Saturday, January 30, 2010

New England Motor Company - Lismore

Nemco buses

Over time, I have carried a fair number of posts dealing with New England Airways.

In those posts I picked up references to George A Robinson's motor transport interests. However, I had no idea until I finally read Joan Priest's Virtue in Flying, a biography of pioneer aviator Keith Virtue (Angus & Robertson, Sydney 1975) just how important those transport interests were.

This photo shows two of the buses belonging to Robinson's Lismore based New England Motor Company.

It's not a good reproduction, but it does give you a feel for the time.

NEMCO was a pretty big operation, big enough to provide not just financial support to the unsubsidised New England Airways, but also core technical and logistical support.

Both were critical. NEA was the only major unsubsidised airline, while it began at a time when you had to be able to maintain and sometimes rebuild your planes by yourself independent of outside support. Damage from hard landings had to be fixed, while the engines themselves could be very cranky.

Mechanical knowledge was therefore critical. Here NEMCO's need to maintain its own buses meant that it had the mechanical skills to support the airline and especially in the critical early days before NEA got big enough to establish its own service facilities.

According to scuba on the Bus AustraliaNEW ENGLAND MOTOR CO LISMORE NSW WHITE MO-7390 web site, the first bus in the top picture, the WA 20 White was built by NEMCO in their own garage. I wonder how many current Australian bus lines could actually build a bus?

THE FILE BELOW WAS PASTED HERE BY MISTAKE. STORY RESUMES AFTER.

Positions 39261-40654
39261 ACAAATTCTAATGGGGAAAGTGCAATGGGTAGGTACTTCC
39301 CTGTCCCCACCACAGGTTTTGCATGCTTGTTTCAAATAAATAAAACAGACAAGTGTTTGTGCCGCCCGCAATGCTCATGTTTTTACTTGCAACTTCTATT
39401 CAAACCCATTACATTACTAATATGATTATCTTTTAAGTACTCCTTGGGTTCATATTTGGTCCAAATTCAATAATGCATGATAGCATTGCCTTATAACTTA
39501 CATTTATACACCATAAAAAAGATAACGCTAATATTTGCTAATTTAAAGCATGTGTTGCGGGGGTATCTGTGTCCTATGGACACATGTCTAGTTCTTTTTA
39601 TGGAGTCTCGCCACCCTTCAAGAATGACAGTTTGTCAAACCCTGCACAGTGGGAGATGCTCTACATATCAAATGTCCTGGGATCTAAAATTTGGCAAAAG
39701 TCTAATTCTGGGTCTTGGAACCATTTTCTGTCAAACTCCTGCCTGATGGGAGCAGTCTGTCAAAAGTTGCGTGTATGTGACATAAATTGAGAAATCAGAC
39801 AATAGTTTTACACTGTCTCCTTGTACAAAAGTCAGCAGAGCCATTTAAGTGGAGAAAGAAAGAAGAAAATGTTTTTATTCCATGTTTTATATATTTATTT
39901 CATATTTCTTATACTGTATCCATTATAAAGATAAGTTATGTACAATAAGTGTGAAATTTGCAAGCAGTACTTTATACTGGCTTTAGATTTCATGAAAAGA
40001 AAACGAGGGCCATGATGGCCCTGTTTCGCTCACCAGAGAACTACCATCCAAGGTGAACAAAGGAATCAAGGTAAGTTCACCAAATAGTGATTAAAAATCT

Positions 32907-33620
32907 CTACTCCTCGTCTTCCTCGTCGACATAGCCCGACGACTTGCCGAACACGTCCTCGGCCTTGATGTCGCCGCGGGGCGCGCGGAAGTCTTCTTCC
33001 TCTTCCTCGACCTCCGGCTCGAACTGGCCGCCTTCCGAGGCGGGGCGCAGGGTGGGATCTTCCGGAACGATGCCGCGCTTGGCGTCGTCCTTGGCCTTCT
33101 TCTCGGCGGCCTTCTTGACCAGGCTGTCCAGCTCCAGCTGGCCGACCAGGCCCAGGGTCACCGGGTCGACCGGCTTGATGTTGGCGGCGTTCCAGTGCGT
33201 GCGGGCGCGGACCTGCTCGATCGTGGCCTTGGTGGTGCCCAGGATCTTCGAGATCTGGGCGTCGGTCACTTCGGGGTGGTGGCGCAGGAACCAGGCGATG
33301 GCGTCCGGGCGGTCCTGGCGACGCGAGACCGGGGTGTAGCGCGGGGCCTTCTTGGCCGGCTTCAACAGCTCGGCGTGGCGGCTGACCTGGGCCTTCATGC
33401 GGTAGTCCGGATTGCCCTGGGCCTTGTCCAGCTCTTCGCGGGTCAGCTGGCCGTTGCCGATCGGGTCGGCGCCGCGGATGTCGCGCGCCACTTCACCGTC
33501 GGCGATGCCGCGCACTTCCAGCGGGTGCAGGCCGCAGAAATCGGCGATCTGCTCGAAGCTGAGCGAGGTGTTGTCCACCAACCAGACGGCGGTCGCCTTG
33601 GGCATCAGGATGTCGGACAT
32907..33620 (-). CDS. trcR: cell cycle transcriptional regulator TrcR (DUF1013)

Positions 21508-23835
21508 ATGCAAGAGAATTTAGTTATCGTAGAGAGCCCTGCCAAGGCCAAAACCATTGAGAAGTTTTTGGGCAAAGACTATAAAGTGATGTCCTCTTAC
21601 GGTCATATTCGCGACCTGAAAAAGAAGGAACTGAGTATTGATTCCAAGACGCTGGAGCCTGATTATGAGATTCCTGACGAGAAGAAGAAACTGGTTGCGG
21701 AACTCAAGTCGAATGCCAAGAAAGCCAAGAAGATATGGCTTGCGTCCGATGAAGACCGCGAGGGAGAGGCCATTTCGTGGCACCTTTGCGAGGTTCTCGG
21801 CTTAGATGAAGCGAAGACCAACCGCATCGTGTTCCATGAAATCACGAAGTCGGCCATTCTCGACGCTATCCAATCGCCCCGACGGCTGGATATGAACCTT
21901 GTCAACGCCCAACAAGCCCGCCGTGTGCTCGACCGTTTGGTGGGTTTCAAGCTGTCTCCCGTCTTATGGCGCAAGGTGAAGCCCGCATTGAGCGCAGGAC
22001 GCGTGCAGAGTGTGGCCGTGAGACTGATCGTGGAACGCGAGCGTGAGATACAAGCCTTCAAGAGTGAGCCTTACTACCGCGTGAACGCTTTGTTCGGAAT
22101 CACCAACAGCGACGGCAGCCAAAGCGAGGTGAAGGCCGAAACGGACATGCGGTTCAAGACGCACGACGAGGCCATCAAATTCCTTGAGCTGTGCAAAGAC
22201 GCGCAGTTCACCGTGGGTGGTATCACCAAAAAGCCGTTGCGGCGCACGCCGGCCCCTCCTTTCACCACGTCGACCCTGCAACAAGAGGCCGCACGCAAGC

The second colour photo shows another variant photographed in Kirklands Garage several years after their purchase of NEMCO.

Scuba also reports that the Ranger, the second bus in the top photo, was one of a pair built by Athol Hedges in Northgate (Brisbane). These were purchased for the Lismore - Tenterfield run, but were also used on the Lismore - Brisbane run in later years until the sale of the company in 1970.

The next photo is a more modern photo of one of the Rangers.

The roads these buses travelled along could be quite dreadful, clouds of dust when dry, clinging mud when wet.NEW ENGLAND MOTOR CO LISMORE NSW AEC RANGER MO-347

Now I have discovered just how important the New England Motor Company was, I am keen to learn more. 

Here I discovered from scuba that there is a history of NEMCO - Kevin R Kirkland, comp, Life’s a journey: the Kirkland and New England Motor Company story. Lismore, the author, 1999.

There are two copies in the Lismore Historical Society collection. A trip to Lismore? 


Motor Staff said...

Hi Jim,

Have you spoken with Lyndon Hardman at Hardman's of Armidale?

He has a large collection of historic cars and is a wealth of knowledge about motoring in New England.

Jim Belshaw said...

That's a great idea, MT. I haven't spoken to Lyndon; I should. I am going to Armidale to deliver a paper at the start of April, and will see if I can see him them.

Bumpy Lane said...

Hi guys just found this site/imfo. I lived in Lismore till 1964 and actually went to school with a George Robinson. I think he was George Jnr as I am now only 60. I do know he was related to the Butler Air ways/new Englane MC family as he gave me metal pic/photos of planes and we often to look at the buses. My Dad actually drove the Sat. night movie bus in Lismore.

Jim Belshaw said...

How fascinating, Bumpy Lane. It's a small world! said...

You can now purchase a copy of Lifes a Journey Booklet. The story of Kirklands Omnibus Services and the New England Motor Company. Go to Ebay or


Bumpy Lane said...

Someone may know of a man Ray Robinson who drove for New England. HE mostly did Brisbane run. He lived on the road on outskirts of Lismore on the road going towards Richmond hill.